For 25 years, Kaukab Siddique maintained a low profile on Lincoln's campus, popular among his students and respected by many of his colleagues.
But news of his comments made two months ago at a rally for Palestinians has caught many on campus off guard. Siddique himself is now dealing with unwanted attention from outside groups.
Caught on video calling for the dismantling and destruction of the state of Israel "if possible by peaceful means", Siddique has been labeled a terrorist and his teachings have been questioned.
"I'm not Palestinian, but I'm on the side of the Palestinians," Siddique said recently.
He's also been labeled anti-Semitic for his beliefs and has been accused of calling the holocaust a hoax, an assertion he denies.
While there is no unified response from Lincoln University, Lincoln's President Ivory Nelson sought to set the record straight.
"I hope everyone understands that Dr. Siddique's statements and assertions are his own, and they in no way represent the views of Lincoln University or me," Nelson said in a recent statement. "His latest activities, like his earlier writings and statements, are an insult to all decent people."
Lincoln's faculty is largely unsettled by Siddique's latest appearance in the media. Some believe that his comments were more harmful than helpful.
Melvin Leaman, assistant professor of philosophy and religion, believes that while Siddique was within his 1st Amendment rights, he went too far. However, Leaman said he does not question Siddique's teaching.
In an email to blogger Asma Fischer and faculty members of the humanities department, Leaman expressed his concerns about Siddique's actions while making it clear that he is a respected colleague.
"I believe that Dr. Siddique went beyond helpful discourse," Leaman said. "That's not something I've seen him do in the classroom," Leaman said who describes his relationship with Siddique as "cordial."
Leaman, who says he is of the "Christian tradition," often invited Siddique to speak to his religion classes about Islam; in particular the Five Pillars of Islam.
"He never tried to convince anyone of his beliefs," Leaman said.
Siddique argues that discussions should be nurtured on campus, especially when there are multiple sides to an issue.
"I'm not scared of speaking critically but politely," Siddique said recently.
According to Siddique, students should learn to think objectively, write, and compete in the global market.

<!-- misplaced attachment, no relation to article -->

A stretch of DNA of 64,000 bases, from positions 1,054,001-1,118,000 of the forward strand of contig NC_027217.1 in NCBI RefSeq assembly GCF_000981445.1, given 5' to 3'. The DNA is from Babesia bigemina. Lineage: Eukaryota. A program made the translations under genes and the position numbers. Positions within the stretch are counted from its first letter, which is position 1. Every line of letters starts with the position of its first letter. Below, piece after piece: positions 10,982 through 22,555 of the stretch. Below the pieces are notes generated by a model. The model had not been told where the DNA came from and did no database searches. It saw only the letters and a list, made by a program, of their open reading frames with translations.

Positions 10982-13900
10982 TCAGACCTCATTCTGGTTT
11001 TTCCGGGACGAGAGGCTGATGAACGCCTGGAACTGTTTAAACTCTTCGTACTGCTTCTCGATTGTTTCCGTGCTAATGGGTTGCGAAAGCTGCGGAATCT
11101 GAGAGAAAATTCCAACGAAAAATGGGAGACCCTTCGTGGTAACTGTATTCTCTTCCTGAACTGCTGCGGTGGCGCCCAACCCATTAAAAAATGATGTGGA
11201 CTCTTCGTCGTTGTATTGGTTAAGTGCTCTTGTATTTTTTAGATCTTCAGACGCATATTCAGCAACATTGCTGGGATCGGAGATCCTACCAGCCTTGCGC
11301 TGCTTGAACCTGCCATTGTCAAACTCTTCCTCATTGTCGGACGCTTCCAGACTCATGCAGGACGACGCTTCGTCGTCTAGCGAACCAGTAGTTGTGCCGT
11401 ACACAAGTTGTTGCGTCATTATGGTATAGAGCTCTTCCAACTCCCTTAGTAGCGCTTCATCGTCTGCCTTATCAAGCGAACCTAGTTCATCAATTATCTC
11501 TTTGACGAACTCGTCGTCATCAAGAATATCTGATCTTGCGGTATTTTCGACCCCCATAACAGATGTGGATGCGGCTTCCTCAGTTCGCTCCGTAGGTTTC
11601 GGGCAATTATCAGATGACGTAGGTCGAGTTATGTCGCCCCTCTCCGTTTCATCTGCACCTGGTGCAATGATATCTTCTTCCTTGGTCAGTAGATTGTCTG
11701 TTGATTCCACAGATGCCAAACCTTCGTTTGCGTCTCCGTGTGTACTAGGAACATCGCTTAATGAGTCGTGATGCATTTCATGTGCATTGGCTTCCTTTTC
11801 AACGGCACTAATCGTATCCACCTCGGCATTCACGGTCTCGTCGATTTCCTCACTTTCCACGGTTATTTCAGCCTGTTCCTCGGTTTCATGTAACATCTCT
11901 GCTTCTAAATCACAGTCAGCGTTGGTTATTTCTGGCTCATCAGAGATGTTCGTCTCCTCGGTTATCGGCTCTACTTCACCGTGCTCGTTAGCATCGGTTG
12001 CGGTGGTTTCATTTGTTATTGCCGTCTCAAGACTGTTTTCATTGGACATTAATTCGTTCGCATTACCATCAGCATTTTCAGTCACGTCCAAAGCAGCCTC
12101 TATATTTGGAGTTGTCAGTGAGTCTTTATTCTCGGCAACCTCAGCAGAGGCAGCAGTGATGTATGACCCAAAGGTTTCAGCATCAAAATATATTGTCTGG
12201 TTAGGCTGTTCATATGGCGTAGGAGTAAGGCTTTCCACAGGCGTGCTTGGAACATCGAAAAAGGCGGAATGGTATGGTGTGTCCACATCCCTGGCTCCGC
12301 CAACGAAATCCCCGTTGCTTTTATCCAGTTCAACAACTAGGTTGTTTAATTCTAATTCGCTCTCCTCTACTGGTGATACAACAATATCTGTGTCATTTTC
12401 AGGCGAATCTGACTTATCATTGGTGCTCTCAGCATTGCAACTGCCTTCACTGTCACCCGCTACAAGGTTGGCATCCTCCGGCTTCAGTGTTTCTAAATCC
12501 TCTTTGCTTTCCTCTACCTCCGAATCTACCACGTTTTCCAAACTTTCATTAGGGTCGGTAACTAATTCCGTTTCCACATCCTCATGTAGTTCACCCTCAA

"I want understanding, not agreement," Siddique said about his teaching method. "I'm not here to fail them; my job is to make them do better."
Some students lauded his classroom approach.
"He's not as aggressive as some, but I think he gets his point across," junior Armani Pitts, a student in student in Siddique's world literature class, said. "He makes sure everybody got the point."
Students were shocked to learn of his strong feelings toward Israel.
"I never would have thought for him to make such statements, [I] never heard him say such things in class," senior Ashlee Mack said.
Siddique was featured in an interview on "Under the Watchful Eye," a radio show on Lincoln's WWLU radio station.
"I wanted to know where his head was at," senior Dexter Stuckey, host of the show, said.
Like other students, Stuckey was shocked to hear of Siddique's commentaries, particularly his views on Israel.
After the interview he recognized Siddique as the same professor he knew for years.
"This is the same guy as before. I think he was really grateful to get his opinion out," Stuckey said.
Though some of his students were largely unfamiliar with his writings and views, the Anti-Defamation League has been watching Siddique since 2006 for his earlier written works and speeches.
"We've been familiar with those views for some time and have been disturbed," Barry Morrison, Eastern Pennsylvania and Delaware Regional Director of the Anti-Defamation League said.
The ADL monitors reports from classroom, email, and professional meetings to find and confront anti-Semitism. Morrison said that the ADL does not seek to censor Siddique "as long as he is teaching what he is there to teach."
Siddique has received several emails about his comments, many of them against him and even sometimes threaten him. He noted that he has received some emails of support from Jews who have been critical of Israel's occupation of Palestinian land.
Siddique believes the current interest in his activities to be a part of an "election witch hunt" and a chance to attack a historically African-American university.
"Most of the time they don't come here. Why are they taking me seriously?" Siddique said.
Siddique believes that historically black colleges and universities are safe havens for dissenting political opinions and that the current controversy is an attack on American freedoms.